According to recent international research by YouGov, English is accepted as the most important language for children to learn, but Chinese is catching up fast. The YouGov–Cambridge Centre partnered with the Guardian and the Bennett Institute for Public Policy at Cambridge University to produce the YouGov–Cambridge Globalism Project: a new annual study and the largest of its kind on populism and the public state of globalization, including national samples in 23 countries spanning the world. The project has involved collaboration with numerous academics and practitioners to develop an extensive, multidimensional survey that can correlate attitudes and behavior across myriad areas of life: from politics and democracy to food, travel, and technology; from soft power and supra-nationalism to consumer habits and the environment.
YouGov polled more than 25,000 adults across 23 countries on which language was the most important to learn in 2019. Participants were able to select up to four responses. The study showed that English was overwhelmingly seen as the most vital language for children today, with every country polled putting it ahead of Chinese, which came second in every country. On average, 31% of those polled—excluding people in China—believed speaking Chinese was an important asset for today’s children. French and Spanish followed as the next most important languages, with just under a third of respondents in nations excluding France and Spain seeing them as important. In the U.S., 73% of adults believed English was the most important language to know, followed by Spanish. Chinese was named the third most useful language, with 28% of participants saying children should learn it. In Britain, English, Spanish, and Mandarin were listed as the most important.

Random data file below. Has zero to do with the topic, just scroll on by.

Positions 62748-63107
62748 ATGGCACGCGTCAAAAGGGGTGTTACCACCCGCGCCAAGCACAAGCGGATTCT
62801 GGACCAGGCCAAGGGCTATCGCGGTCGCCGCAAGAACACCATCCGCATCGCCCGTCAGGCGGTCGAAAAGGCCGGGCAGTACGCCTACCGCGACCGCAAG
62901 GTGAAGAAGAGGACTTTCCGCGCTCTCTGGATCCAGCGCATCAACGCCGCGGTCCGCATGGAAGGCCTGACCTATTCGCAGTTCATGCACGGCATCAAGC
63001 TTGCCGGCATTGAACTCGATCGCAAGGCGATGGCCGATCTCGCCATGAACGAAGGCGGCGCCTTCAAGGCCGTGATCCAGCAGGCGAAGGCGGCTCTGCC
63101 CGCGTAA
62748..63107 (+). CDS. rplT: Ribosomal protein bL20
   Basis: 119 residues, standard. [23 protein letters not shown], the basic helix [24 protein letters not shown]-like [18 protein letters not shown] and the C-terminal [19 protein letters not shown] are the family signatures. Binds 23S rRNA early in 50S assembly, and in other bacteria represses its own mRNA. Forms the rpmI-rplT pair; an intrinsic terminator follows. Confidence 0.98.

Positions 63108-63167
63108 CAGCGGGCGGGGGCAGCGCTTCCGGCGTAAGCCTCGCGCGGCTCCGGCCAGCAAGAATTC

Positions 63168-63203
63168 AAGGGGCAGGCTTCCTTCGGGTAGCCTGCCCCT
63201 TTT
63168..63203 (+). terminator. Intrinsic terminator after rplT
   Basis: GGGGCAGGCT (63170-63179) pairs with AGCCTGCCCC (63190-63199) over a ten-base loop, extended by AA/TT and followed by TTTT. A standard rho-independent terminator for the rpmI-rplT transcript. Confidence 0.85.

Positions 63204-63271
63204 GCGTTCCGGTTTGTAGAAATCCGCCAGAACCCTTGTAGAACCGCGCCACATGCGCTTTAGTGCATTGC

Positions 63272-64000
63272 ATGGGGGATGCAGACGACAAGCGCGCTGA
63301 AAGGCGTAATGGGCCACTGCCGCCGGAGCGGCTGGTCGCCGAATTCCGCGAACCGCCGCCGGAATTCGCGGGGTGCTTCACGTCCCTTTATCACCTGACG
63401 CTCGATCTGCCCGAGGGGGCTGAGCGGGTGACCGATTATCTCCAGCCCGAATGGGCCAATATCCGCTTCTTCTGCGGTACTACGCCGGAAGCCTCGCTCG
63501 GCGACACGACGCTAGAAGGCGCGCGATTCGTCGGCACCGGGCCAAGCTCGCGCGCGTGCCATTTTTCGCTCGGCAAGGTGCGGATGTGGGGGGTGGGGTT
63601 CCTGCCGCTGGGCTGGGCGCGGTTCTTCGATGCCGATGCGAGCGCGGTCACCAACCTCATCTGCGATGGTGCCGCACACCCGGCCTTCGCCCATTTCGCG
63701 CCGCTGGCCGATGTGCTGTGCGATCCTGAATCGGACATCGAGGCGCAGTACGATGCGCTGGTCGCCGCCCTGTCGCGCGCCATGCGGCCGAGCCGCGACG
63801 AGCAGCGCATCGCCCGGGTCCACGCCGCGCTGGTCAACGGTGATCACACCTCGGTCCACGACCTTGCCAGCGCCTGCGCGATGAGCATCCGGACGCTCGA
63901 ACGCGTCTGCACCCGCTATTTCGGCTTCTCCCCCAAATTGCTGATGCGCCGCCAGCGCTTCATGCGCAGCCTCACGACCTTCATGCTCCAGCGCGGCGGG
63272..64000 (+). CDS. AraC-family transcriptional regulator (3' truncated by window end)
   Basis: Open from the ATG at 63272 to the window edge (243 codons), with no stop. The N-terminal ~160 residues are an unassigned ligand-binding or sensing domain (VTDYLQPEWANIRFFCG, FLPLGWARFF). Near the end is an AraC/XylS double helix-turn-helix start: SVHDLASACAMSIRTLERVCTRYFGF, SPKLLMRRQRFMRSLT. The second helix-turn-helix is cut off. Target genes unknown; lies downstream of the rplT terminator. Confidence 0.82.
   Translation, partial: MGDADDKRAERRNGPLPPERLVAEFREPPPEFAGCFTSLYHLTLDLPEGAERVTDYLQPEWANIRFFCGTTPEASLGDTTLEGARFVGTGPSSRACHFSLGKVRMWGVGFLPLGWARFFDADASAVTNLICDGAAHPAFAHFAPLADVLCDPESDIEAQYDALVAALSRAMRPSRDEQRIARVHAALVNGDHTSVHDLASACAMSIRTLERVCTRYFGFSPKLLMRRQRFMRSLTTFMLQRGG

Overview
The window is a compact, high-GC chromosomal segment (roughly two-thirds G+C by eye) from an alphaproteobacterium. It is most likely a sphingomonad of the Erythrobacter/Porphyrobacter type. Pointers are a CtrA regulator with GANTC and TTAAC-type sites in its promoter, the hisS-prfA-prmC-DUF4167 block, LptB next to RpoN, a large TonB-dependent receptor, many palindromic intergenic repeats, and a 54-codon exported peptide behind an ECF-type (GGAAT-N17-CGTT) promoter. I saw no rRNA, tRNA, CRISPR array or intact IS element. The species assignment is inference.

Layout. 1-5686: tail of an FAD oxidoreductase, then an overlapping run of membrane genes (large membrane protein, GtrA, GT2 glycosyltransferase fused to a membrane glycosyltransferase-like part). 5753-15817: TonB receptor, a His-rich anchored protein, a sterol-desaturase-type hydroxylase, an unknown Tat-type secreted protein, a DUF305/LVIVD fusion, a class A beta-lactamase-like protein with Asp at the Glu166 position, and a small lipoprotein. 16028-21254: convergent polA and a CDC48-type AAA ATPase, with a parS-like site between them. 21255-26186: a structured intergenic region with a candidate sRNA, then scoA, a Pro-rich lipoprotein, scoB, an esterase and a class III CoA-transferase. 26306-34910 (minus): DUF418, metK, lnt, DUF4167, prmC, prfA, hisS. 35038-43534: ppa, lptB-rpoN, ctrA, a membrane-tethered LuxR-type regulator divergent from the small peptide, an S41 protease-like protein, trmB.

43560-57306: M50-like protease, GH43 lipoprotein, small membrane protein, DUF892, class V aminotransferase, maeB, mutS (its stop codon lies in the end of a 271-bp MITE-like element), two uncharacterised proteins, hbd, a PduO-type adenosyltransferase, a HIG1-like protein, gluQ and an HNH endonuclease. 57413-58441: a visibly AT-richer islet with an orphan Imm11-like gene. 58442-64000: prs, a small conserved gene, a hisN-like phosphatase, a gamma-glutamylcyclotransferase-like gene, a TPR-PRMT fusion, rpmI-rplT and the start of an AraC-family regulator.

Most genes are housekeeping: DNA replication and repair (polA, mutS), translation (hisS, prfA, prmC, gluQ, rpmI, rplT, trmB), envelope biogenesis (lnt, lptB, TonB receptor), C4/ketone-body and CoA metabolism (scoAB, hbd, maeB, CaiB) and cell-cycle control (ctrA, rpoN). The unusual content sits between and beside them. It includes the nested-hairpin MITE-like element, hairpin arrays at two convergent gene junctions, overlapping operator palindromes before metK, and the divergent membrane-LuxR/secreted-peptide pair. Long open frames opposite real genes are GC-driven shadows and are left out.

In China, 84% of respondents ranked English as one of the most important, while 81% cited Chinese. In Europe, English was overwhelmingly seen as the most important language to learn, with 91% of people in Poland ranking it first. Thailand and Australia, after China, were the countries where the largest proportion of respondents felt Chinese was important. French and Spanish followed as the next most important languages. While a simple average puts Spanish and French neck and neck at 31% apiece across the other nations, the French language ranked second to fifth in importance in each other country, while the Spanish range was slightly less positive at second to eighth. The divide seems to be between Europe and the Americas (which tend to see Spanish as more important) and Africa, Asia, and the Middle East (which see French as more important). Perhaps most worryingly for Spanish prospects, the world’s two most populous countries—India and China—are noticeably more likely to see the importance in French than Spanish. The results are available at